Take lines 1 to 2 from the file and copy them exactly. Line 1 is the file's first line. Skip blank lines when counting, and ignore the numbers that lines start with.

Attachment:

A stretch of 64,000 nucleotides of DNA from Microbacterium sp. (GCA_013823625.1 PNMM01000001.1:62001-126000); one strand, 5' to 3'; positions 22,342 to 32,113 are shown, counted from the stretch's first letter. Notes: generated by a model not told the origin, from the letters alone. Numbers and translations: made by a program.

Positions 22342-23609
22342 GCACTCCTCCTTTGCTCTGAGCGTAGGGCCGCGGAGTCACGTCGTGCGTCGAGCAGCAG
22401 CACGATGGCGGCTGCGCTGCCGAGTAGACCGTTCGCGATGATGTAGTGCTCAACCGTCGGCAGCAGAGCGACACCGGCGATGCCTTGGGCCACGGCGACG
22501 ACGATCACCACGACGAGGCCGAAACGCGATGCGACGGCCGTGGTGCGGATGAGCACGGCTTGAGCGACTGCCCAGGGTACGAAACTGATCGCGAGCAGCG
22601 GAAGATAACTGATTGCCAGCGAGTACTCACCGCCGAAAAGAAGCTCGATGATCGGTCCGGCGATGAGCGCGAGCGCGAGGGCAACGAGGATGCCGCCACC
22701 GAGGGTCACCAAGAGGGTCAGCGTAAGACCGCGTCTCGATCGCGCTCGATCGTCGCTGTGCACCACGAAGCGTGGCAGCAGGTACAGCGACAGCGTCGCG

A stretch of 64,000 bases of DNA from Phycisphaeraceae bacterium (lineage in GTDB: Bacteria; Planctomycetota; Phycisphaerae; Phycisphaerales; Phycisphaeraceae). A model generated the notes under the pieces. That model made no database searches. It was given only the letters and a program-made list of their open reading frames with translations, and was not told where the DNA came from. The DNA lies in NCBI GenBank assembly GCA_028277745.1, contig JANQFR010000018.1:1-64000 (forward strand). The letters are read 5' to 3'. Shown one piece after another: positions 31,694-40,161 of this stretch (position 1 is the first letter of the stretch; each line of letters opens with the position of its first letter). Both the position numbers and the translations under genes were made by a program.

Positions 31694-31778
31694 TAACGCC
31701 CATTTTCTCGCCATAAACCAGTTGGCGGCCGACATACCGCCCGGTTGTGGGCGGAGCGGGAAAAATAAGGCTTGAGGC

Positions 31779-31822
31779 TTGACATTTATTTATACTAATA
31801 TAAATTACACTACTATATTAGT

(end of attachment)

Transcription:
A stretch of 64,000 nucleotides of DNA from Microbacterium sp. (GCA_013823625.1 PNMM01000001.1:62001-126000); one strand, 5' to 3'; positions 22,342 to 32,113 are shown, counted from the stretch's first letter. Notes: generated by a model not told the origin, from the letters alone. Numbers and translations: made by a program.

Positions 22342-23609